In last Tuesday's blog on the broad stock market I wrote:
"We thus have a bearish divergence signal setting up as we move into the center of a general reversal zone (Nov. 16 - 25) that ends this week or early next week (unless both the S&P 500 and the NASDAQ can make new weekly highs). There is a potential here for a significant corrective drop following the holiday."
Well, on Friday the DOW not only made a new weekly high, but it also exceeded its Aug. 16 high. The S&P 500 also made a new weekly high, but it remains well below its high from Aug. 16. The NASDAQ was unable to even make a new weekly high and it is also well below its Aug. 16 high. We thus have several cases of intermarket bearish divergence setting up right now, so it is not surprising to see this market dropping today. We are still watching for a significant sub-cycle correction. If we get one now, we may look to buy for a possible strong short-term rally (maybe a Santa Claus rally into the Christmas holiday). We don't want any correction now to go TOO low, however, as that might indicate the markets are turning bearish and selling off into the new year. That's possible as protests over strict COVID policies in China and persistent hawkish rhetoric from the Federal Reserve may put a damper on any holiday cheer over the next several weeks. Let's stay on the sidelines of this market for now.
If we do get a "Santa Claus rally", we will watch to see if the S&P 500 and especially the NASDAQ can exceed their Aug. 16 highs (the NASDAQ has a long way to go). Interestingly, the DOW is not that far from its all-time high made in January (36,953) while the S&P 500 and especially the NASDAQ are quite far below their all-time highs (4,819 in Jan. for the S&P 500, and 16,212 in Nov. 2021 for the NASDAQ). Even if the S&P 500 and NASDAQ can exceed their August highs, we will likely still see bearish divergence if the DOW can challenge its all-time high and the other two (or one) cannot. In other words, a major short-selling opportunity could be coming up for longer-term traders as we are still holding to the idea that a long-term cycle in equities peaked in January for the DOW and S&P 500 and in November 2021 for the NASDAQ, and a long-term corrective decline has already started. The only thing that could challenge that scenario would be a break by ALL THREE indices above those all-time highs.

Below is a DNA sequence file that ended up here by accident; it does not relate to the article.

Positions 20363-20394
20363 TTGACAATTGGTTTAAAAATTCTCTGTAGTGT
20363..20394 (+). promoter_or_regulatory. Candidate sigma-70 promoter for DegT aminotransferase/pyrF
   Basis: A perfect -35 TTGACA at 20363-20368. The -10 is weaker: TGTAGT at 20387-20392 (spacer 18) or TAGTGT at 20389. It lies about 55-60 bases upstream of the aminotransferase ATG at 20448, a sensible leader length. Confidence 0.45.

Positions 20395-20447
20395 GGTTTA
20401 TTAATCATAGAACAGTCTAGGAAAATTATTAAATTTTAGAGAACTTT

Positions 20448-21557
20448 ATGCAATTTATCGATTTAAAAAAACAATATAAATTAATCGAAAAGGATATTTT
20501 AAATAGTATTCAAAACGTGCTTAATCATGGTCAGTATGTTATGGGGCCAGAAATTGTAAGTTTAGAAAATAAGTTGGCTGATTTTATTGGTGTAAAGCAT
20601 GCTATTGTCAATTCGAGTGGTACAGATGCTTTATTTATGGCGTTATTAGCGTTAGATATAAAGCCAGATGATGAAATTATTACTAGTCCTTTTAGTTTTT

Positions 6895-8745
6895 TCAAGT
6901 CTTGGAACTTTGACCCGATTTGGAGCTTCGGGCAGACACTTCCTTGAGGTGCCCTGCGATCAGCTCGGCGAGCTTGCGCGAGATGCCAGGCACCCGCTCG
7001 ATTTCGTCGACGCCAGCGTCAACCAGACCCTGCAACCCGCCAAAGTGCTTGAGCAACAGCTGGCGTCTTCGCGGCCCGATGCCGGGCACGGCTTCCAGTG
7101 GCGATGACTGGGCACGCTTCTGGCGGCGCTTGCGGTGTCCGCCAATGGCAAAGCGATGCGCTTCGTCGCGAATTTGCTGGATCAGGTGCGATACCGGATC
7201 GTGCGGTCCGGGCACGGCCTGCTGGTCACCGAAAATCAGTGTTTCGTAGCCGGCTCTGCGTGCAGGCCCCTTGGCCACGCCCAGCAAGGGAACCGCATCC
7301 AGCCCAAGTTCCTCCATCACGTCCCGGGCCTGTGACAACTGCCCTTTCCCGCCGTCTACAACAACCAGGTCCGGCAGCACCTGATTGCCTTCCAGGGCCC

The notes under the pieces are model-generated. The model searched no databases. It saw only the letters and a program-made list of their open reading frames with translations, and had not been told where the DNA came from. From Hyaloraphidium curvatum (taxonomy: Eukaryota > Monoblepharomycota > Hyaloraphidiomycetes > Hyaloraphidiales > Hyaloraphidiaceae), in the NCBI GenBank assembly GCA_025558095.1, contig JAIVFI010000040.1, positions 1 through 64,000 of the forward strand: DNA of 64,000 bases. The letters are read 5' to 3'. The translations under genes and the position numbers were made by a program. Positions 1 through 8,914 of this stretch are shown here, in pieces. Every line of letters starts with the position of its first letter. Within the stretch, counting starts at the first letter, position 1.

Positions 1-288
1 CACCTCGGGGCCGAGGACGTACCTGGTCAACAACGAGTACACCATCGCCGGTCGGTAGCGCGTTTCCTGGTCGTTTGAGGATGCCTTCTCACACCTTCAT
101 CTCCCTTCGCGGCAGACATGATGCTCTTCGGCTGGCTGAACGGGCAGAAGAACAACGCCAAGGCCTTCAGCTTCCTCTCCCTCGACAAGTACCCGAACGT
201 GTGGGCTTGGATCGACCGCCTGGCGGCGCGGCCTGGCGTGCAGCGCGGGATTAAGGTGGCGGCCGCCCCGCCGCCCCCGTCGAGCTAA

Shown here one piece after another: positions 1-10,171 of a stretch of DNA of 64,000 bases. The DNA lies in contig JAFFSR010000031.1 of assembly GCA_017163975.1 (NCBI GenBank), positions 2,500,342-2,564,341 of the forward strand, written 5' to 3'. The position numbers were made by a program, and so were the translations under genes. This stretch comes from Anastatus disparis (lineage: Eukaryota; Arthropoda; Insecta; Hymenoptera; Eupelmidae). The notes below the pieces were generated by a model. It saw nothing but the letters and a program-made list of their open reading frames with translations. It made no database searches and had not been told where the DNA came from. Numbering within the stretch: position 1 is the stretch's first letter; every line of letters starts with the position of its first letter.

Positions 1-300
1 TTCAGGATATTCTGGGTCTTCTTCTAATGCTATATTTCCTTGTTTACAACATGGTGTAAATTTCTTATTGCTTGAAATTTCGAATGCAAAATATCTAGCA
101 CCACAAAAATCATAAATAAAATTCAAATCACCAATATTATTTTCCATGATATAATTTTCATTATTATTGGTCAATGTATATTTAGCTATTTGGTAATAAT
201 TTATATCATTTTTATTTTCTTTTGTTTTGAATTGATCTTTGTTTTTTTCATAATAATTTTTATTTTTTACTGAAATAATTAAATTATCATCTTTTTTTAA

Both gold and silver made lows last Monday and rallied for the rest of the week from there, but today both metal prices dropped sharply and erased most of that gain. We are moving into the center of a very wide reversal zone for the precious metals (Nov. 22 - Dec. 8) with possible "pivot points" on Nov. 25, Dec. 1, and Dec. 7-8. Last week's highs were near Nov. 25, so prices could be moving lower now into Thursday (Dec. 1) or even next week (Dec. 7-8). A sub-cycle low is due in silver this week and in gold anytime this week or next (if these lows didn't happen last week). We should be watching for a good spot to buy in both metals, as long as prices don't fall too low. Silver looks especially bullish at the moment. If silver drops below last week's low ($20.59) and closer to $20 and gold stays above its low from last week ($1732.59), we may get a good buy spot with a bullish divergence signal between the metals. We will watch for that. We remain on the sidelines of both metals for now.
Today crude oil prices broke below the Sept. 28 low of $74.96 (Jan. contract chart) but then closed the day above at $77.24. We are at the dead center of a reversal zone specifically for crude (Nov.22 - Dec. 1) so some sort of bottom could be forming here. A typical sub-cycle low is due this week (actually it was due last week so it is overdue). The fact that the Sept. 28 low was breached is a bearish warning and makes me a little uncomfortable about going long. Nevertheless, we are in a reversal zone through the end of this week, and prices are getting close to the Biden Administration's price range to buy ($67 - $72 - see my previous post on crude). Let's see if a bottom can form this week in that range (or lower). We remain on the sidelines of crude for now.